Bert Simson and Dave Parrish are federal regulators. They work in the offices of the Consumer Product Safety Commission, in a leased apartment building in Bethesda, amidst functional government-issue surroundings.

Meanwhile, in an elegant office on K Street downtown, surrounded by antiques, fine art, and Oriental rugs, Mac Dunaway, a 36-year-old lawyer from the town of Bascom, Fla., who looks a little like H. L. Mencken, watches them like a hawk.

If you spend your Saturday afternoons behind a power lawn mower, the work of these three obscure men will affect your life. They're fighting, in the restrained way of regulators and lawyers, over the future of the central mechanism of suburban culture, the lawn mower.

Simson, Parrish and Dunaway are working on power lawn mower safety regulation which -- and this is one of the few things they agree on -- will one day cost the lawn mowing public about $190 million a year.

It will cost that much, that is, if it happens at all.

The Consumer Product Safety Commission began working on lawn mower regulation back in August 1973, just a few months after it went into business. That was when Mac Dunaway's client, the Outdoor Power Electric Institute, knowing the commission was casting its eyes on lawn mowers, asked the commission to adopt the industry's own voluntary set of safety standards as mandatory.

The commission said no, and in 1974 it gave Consumers Union, the organization that publishes Consumer Reports, a contract to develop the standards. In 1975 CU submitted its standards to the commission, which then spent two years checking them out and published them for public comment in 1977.

That was when Bert Simson, 53, a gray-bearded emigre from Germany and Israel who is director of the commission's Office of Program Management, and Dave Parrish, a 35-year-old GS13 who is a product manager in the commission's power equipment program, came into the lawn mower picture.

On Saturday both men pushed lawn mowers. During the week they presided over lawyers, economists, engineers, and technicians who examine lawn mowers out at a lab in Gaithersburg. They oversaw oral presentations, public meetings, and comment periods, debated such issues as foot-probe requirements and thrown-object tests, and finally, in early 1979, having accumulated 35,000 pages of official record on the subject, reached a decision.

They decided to require that walk-behind power mowers have a clutch device that means that the blade will stop moving three seconds after the operator takes his hand off the handle. There are a couple of other requirements, but the three-second rule is the most important. The commission says it will stop 60,000 injuries a year.

As soon as the commission published these requirements, Dunaway sued on behalf of the Outdoor Power Electric Institute, challenging the commission's figures, the three-second rule, the commission's "obsession" with the clutch device, and virtually every other aspect of the proposed standards.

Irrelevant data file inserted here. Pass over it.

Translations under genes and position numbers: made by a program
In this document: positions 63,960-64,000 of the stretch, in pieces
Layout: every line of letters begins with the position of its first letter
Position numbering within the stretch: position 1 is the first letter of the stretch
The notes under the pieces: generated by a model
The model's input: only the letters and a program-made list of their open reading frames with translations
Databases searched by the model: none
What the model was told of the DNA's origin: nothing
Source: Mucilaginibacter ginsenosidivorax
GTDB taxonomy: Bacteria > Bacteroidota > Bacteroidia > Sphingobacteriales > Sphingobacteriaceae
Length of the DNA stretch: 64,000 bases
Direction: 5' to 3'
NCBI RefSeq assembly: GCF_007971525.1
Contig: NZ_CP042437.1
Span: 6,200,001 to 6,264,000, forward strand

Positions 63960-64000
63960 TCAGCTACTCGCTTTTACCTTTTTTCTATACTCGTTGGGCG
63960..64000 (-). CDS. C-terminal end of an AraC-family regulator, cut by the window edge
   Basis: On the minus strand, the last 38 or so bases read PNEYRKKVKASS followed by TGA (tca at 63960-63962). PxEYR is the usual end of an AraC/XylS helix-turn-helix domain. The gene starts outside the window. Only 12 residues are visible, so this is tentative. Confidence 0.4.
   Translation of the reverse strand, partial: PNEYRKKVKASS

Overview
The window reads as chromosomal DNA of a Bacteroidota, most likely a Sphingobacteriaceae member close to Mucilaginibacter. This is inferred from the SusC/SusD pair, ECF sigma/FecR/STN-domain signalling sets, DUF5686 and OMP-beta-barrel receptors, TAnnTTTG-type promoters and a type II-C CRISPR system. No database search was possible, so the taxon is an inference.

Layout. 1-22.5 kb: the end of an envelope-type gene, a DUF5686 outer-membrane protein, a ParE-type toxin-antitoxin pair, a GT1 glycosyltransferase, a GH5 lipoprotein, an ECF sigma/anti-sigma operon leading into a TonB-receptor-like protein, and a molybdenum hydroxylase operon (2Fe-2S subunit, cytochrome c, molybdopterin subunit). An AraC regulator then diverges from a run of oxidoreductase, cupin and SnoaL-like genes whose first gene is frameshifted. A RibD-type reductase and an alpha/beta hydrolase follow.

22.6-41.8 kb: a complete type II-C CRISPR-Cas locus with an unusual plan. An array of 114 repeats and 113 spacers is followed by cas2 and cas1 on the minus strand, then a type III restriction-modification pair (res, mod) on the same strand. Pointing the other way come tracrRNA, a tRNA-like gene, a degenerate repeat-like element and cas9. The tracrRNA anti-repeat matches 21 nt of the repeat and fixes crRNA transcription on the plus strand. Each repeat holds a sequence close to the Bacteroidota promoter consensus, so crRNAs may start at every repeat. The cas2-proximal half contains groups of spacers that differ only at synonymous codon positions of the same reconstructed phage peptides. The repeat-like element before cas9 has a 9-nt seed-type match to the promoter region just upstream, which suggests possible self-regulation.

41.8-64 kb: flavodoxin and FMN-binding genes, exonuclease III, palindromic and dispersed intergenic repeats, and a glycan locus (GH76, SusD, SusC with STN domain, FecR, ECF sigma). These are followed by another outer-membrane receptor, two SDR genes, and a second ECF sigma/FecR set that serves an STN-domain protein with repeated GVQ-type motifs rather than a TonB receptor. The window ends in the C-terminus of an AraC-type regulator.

Then the two sides had what's known as a "race to the circuits" -- the commission wanted the case to be heard in the liberal D.C. Circuit of the federal appeals court. Dunaway wanted it argued before the more conservative Fifth Circuit, which is headquartered in New Orleans. Dunaway won, but the question of venue took six more months to settle.

Finally, last April 1, nearly seven years after the Consumer Product Safety Commission began trying to regulate lawn mowers, a three-judge panel in New Orleans heard the case. That took about an hour. The judges are now considering their decision -- which may very well, of course, be appealed.

Sad to say, this saga is fairly typical of the way federal regulation works -- or, to put it more accurately, doesn't work.

It's typical in two ways: first, that it has taken so absurdly long; and second, that, as has been the case with every set of safety standards the Consumer Product Safety Commission has ever produced, the real regulation makers will be not the Congress or the president or even the commission, but federal judges.

The reason for that goes back to the commission's founding in 1972, under conditions typical for regulatory agencies.

Congress, not wanting to take on the bother or the controversy of regulating products on its own, in effect passed the buck to unelected officials. It gave the commission a mandate "to protect the public against unreasonable risks of injury associated with consumer products" -- not a very tough sentiment to vote for, especially considering that the most dangerous and controversial of consumer products, cigarettes and cars, were specifically exempted from the commission's reach.

Like most agencies given vague missions to do good, the commission was also told to operate under the dictates of the Administrative Procedure Act of 1946, which makes agencies function in quasilegal ways and makes their decisions appealable to the courts.

That's why the commission's first three major sets of safety standards -- for swimming pool slides, matchbooks, and architectural glass -- took an average of 834 days to develop. And it's why anything the commission does that is controversial is virtually guaranteed to end up in court, so that its most important regulatory decisions are really made by judges.

There's a cartoon on the wall in Simson's office, a parody of the regulatory process that's popular around the commission. It has eight panels, and charts the mythical course of tree-swing regulation.

In the first panel there is a tree with a wooden swing hanging from its branch. The swing goes through various permutations until, in the last panel, representing the issuing of final standards, it has become a tire hanging from the branch instead.

Lately the cartoon has been amended. Somebody has stuck on a ninth panel at the end, entitled, "When the courts finally ruled on it."

It shows the same tree -- but with no swing at all.